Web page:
'Crushing the PKK'
Can there be a peaceful resolution to the Kurdish issue in Turkey?
Last Modified: 22 Jun 2010 12:58 GMT

Kurdish rebels based in northern Iraq have dramatically escalated their attacks on Turkish targets this month after their imprisoned leader accused Turkey of not establishing dialogue with his Kurdistan Workers Party (PKK).

It is a 26-year-old conflict that has claimed more than 40,000 lives. Kurdish separatists have been fighting the Turkish government to create an ethnic homeland within Turkey since 1984.

Earlier this month, the rebels dismissed a year-old ceasefire because of what they called "Turkey's continuing hostility to the Kurdish people".
The violence escalated on Saturday claiming 11 Turkish soldiers and at least 12 members of the PKK.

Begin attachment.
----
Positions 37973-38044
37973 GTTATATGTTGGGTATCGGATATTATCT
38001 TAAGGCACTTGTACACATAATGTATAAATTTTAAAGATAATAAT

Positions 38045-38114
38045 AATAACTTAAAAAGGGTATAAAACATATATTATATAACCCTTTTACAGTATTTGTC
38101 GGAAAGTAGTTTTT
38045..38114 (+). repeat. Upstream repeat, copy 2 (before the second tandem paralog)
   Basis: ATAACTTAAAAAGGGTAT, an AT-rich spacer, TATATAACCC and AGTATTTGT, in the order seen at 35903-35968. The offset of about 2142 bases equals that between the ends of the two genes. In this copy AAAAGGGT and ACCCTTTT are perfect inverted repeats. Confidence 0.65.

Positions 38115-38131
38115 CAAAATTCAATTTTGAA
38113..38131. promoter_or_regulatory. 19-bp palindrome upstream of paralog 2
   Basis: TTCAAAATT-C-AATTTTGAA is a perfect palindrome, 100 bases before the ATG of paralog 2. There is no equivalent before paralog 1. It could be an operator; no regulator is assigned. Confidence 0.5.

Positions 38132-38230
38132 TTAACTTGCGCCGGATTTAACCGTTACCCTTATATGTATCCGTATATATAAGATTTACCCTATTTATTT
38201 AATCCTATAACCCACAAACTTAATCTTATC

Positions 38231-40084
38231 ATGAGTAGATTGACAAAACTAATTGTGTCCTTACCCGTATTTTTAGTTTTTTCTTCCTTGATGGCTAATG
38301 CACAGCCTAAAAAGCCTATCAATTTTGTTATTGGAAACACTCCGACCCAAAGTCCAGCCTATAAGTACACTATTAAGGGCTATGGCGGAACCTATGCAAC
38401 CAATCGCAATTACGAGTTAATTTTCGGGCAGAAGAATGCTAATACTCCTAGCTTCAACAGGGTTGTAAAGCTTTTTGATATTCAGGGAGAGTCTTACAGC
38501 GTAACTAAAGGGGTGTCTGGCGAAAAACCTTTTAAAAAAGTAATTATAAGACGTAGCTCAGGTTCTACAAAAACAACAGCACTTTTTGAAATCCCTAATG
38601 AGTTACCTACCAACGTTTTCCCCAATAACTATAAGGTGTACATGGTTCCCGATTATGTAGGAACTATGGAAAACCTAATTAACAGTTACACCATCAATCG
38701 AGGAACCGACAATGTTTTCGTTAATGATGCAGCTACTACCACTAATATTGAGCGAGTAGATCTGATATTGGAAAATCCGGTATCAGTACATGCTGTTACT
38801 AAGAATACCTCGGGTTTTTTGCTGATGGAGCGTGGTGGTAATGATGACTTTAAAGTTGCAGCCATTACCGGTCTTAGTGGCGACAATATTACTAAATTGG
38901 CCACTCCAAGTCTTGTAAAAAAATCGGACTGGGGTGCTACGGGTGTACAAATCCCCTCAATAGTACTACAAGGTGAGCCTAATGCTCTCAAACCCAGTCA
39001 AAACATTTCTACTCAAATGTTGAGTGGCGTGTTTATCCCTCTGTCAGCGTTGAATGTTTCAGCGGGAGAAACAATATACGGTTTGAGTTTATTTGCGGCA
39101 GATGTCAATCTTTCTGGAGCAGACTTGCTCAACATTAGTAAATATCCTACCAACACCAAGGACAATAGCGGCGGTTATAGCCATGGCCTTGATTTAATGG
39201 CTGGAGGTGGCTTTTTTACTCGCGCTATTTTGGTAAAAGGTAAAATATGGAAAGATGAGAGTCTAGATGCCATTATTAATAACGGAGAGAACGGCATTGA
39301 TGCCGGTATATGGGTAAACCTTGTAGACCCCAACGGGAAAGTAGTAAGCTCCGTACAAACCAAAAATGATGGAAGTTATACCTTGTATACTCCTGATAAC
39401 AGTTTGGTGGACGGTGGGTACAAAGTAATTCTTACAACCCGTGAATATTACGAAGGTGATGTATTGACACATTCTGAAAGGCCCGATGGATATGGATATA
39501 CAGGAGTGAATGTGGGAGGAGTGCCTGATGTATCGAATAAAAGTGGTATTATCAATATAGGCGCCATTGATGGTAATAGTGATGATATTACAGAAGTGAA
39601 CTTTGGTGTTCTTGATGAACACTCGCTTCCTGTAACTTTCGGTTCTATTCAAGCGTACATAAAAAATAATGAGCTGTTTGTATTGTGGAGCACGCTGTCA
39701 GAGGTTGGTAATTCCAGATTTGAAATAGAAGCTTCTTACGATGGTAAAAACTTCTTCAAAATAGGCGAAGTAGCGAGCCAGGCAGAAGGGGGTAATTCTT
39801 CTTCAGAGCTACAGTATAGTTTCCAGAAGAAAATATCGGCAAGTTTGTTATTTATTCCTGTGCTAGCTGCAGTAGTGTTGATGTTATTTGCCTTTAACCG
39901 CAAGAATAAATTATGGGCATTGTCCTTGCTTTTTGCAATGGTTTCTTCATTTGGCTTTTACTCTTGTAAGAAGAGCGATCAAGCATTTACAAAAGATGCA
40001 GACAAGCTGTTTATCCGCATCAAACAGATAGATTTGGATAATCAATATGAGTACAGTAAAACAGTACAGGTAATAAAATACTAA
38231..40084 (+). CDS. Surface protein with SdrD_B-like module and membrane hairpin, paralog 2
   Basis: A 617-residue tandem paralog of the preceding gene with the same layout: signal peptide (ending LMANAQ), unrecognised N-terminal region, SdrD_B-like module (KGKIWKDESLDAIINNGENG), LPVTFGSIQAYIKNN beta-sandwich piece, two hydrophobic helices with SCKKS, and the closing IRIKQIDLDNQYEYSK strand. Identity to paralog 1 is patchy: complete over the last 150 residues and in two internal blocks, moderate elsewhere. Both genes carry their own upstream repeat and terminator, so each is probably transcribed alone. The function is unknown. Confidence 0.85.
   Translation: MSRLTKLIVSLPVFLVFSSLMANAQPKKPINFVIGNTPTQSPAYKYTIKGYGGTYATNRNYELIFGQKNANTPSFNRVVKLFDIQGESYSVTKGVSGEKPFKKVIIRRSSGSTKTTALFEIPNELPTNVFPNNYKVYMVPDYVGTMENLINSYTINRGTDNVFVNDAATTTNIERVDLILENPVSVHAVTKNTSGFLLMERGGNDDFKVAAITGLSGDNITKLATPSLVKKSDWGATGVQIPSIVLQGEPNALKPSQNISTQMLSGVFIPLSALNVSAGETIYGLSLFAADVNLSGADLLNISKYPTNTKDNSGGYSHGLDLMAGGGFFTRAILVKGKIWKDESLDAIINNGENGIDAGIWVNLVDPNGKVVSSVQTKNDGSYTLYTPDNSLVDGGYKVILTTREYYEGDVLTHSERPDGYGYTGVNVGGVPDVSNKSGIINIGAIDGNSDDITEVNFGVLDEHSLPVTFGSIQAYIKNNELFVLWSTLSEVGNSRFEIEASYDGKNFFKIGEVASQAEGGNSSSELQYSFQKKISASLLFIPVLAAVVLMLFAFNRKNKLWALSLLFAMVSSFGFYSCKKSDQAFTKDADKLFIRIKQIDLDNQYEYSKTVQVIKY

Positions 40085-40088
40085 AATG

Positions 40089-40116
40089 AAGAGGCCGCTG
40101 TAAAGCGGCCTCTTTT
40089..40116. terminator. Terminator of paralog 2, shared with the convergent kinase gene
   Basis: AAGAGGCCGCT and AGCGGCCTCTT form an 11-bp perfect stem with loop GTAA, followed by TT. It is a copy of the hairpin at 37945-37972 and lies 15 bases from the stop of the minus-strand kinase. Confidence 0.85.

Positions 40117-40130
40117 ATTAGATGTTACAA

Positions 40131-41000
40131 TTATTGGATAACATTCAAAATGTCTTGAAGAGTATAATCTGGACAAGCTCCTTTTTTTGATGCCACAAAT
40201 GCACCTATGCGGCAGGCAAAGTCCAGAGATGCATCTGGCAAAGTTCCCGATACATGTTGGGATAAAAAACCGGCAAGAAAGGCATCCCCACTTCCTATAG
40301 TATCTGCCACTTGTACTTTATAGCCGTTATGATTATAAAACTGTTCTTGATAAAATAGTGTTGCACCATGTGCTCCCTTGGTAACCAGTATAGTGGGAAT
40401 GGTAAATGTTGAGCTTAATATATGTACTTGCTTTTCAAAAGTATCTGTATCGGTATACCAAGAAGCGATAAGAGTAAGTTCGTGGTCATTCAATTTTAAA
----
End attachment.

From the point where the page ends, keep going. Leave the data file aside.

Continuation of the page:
As Turkish leaders gathered to mourn the deaths of the soldiers, Recep Tayyip Erdogan, the Turkish prime minister, denounced the PKK and vowed to crush them.

How will this renewed conflict unfold and can there be a peaceful resolution to the Kurdish issue in Turkey?

Joining the programme are Saban Disli, an adviser to the Turkish prime minister on foreign affairs, Mahmoud Othman, a Kurdish MP in the Iraqi parliament, and Fadi Hakura, a Turkey specialist and an associate fellow at Chatham House.

This episode of Inside Story aired from Monday, June 21, 2010.

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